as '“staffage,” or small figures to set scale' ( Krieghoff , 72), the garb of the
habitant on the right and the woodsman on the left adds a dimension of
cultural identity and possessiveness to this painting, not necessarily as
the landowners, but in a spiritual sense of sovereignty as would an
Amerindian in a wilderness scene or, conversely, a pair of British soldiers.
The farmland here is complemented by the river with an emphasis on
shipping, a mercantile accent that betrays, perhaps, Krieghoff's European
upbringing and commercial aspirations. Moreover, the vantage point
brings the city into the centre of the composition, where it assumes a
nearly geometrical shape. The brilliant lighting brings forth such detail as
to make any number of landmarks not only visible but recognizable, from
the Tour Martello and the citadel to the left, to the Parliament building and
the towers of the Quebec cathedral to the right, with the obelisk of the
Wolfe-Montcalm monument and the steeples of the Chalmers-Wesley
Church in the middle (see Prioul and Bourrassa, 556). Highlighting the
city also causes the countryside and mountains behind it to recede in
depth and visual importance. One might say that this painting is 'Romantic'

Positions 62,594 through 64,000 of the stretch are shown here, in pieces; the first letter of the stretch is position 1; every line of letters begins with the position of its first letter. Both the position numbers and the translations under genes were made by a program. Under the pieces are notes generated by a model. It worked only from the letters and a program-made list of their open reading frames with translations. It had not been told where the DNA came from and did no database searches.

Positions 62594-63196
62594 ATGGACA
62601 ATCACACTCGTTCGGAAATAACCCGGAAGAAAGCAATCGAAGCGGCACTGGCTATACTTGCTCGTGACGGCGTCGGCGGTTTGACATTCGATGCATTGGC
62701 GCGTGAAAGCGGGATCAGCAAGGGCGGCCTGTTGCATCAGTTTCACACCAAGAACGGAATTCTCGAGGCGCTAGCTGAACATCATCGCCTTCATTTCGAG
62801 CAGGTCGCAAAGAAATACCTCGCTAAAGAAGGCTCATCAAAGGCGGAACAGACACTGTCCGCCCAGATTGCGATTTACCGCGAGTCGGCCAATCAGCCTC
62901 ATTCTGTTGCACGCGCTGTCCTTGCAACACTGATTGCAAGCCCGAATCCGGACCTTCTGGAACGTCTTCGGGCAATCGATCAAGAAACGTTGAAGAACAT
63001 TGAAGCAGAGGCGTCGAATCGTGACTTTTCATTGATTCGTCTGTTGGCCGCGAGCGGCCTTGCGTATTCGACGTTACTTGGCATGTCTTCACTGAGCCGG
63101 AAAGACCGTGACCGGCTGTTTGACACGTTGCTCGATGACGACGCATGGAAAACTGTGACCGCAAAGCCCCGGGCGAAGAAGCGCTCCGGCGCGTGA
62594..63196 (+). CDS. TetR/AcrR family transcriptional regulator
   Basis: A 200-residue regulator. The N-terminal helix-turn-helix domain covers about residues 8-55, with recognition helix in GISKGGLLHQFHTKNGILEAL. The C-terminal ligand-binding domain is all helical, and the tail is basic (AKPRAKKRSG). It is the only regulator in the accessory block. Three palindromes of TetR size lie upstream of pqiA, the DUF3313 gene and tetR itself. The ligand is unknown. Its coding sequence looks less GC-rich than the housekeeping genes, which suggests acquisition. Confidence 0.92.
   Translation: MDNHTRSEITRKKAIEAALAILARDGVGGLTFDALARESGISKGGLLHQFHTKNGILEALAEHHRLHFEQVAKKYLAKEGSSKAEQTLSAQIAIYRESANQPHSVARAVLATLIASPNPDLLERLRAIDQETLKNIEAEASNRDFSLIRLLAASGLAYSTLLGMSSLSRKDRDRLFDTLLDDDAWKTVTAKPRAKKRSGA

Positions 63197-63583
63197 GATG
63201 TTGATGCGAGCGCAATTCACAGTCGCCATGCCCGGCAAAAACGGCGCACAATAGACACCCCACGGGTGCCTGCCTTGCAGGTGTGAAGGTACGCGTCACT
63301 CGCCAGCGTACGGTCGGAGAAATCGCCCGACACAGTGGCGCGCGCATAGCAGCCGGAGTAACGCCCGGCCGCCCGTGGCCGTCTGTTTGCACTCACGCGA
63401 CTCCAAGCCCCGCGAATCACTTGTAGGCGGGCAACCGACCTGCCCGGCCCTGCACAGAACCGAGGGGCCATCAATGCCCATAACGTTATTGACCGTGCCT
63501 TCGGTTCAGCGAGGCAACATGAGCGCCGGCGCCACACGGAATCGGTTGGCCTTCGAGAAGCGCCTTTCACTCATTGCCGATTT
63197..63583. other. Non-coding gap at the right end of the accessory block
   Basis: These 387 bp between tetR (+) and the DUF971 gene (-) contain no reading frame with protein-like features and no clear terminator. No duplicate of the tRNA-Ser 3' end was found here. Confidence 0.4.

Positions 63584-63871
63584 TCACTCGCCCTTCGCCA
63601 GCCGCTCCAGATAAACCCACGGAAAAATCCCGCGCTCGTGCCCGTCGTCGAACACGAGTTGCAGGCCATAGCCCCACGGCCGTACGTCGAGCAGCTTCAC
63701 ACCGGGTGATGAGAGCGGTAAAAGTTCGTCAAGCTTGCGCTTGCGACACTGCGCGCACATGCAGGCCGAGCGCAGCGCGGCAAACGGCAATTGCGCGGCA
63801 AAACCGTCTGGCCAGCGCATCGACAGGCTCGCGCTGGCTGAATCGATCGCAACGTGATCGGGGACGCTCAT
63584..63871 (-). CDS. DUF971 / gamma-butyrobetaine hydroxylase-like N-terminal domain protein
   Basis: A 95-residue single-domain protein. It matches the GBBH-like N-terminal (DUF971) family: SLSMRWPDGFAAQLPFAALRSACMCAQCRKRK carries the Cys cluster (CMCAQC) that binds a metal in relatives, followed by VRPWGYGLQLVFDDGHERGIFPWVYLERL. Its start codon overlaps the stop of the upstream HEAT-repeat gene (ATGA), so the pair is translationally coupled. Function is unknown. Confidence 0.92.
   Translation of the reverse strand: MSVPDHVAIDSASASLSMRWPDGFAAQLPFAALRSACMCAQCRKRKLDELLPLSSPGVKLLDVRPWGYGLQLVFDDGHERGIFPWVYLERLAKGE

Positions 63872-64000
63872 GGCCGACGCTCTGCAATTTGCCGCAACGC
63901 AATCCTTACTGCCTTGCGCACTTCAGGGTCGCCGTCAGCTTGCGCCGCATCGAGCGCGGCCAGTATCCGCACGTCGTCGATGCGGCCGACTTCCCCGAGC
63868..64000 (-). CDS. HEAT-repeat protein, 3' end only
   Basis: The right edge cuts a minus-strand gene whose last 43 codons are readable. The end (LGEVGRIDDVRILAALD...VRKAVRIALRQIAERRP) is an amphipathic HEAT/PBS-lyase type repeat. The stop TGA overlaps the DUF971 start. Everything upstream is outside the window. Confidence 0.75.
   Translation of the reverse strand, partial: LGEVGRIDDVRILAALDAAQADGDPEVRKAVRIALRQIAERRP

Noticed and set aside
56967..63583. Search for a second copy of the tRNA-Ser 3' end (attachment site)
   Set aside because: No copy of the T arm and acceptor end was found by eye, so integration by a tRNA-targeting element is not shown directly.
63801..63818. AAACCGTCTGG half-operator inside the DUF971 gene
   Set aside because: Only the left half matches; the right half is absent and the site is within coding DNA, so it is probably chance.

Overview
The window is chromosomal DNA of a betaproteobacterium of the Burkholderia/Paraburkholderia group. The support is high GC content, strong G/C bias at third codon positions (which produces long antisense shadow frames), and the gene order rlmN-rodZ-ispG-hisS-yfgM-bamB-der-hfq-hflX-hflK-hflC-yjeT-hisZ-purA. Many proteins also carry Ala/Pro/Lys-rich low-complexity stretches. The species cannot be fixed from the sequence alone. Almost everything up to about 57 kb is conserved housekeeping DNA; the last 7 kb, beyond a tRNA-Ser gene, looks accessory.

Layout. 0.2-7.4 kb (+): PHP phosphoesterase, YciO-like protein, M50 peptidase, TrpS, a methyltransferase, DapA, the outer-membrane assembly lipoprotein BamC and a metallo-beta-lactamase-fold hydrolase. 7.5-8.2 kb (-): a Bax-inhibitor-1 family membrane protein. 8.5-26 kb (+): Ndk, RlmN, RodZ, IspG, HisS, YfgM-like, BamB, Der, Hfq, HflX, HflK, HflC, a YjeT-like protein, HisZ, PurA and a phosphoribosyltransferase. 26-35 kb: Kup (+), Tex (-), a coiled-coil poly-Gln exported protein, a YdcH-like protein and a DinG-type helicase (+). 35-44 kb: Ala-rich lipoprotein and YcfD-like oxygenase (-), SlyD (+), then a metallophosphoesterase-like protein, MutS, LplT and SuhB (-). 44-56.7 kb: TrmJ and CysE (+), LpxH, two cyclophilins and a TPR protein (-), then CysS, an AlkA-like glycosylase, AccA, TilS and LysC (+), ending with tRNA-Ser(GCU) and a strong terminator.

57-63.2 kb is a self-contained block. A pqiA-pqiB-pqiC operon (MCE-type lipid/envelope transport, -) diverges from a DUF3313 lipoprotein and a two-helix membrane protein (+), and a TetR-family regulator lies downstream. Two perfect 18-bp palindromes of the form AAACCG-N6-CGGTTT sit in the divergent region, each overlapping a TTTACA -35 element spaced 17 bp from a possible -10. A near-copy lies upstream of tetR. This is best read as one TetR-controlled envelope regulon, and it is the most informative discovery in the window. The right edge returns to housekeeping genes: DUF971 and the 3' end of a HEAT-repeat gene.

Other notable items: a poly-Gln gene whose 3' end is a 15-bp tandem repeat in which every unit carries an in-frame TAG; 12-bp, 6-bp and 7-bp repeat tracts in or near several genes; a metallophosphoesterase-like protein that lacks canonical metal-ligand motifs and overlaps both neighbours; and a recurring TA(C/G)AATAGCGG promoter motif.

in its direct juxtaposition of nature and culture, mediated by agriculture
yet 'urban' in its emphasis on the city and its commerce. Quite sensitive
perhaps to his buyer's market, Krieghoff constructs an image (actually
two, since another, now in the Royal Ontario Museum in Toronto, is nearly
identical to this one in the Musée du Québec) that highlights familiar as-
pects of the city, but that nonetheless also functions as a reminder of the
French-Canadian natural and national heritage. In its favourable treat-
ment of the city in relation to agricultural land and nature, Krieghoff's
painting mirrors the complexity of Chauveau's novel.
Paradise Lost or Regained?
It would seem that, in their ambivalence, all of the works examined in
this chapter - verbal and visual - exceed the strict limits of the 'ruralist'
position, as defined by Vanasse: The forest kills … The city diminishes
existence (18). La terre paternelle aligns agriculture and nature, while
Charles Guérin allies the country and the city within their natural sur-
roundings. The paintings of Légaré and Krieghoff are clearly based on
similar combinations, true to the complexities, some might say contra-
dictions, inherent in the French-Canadian identity.
But how should we read, at least in the novels, the central role played
by the loss of the father's land ( la terre paternelle )? Can it be seen as a
parable (based on inclusion) of the loss of the fatherland ( la patrie )? In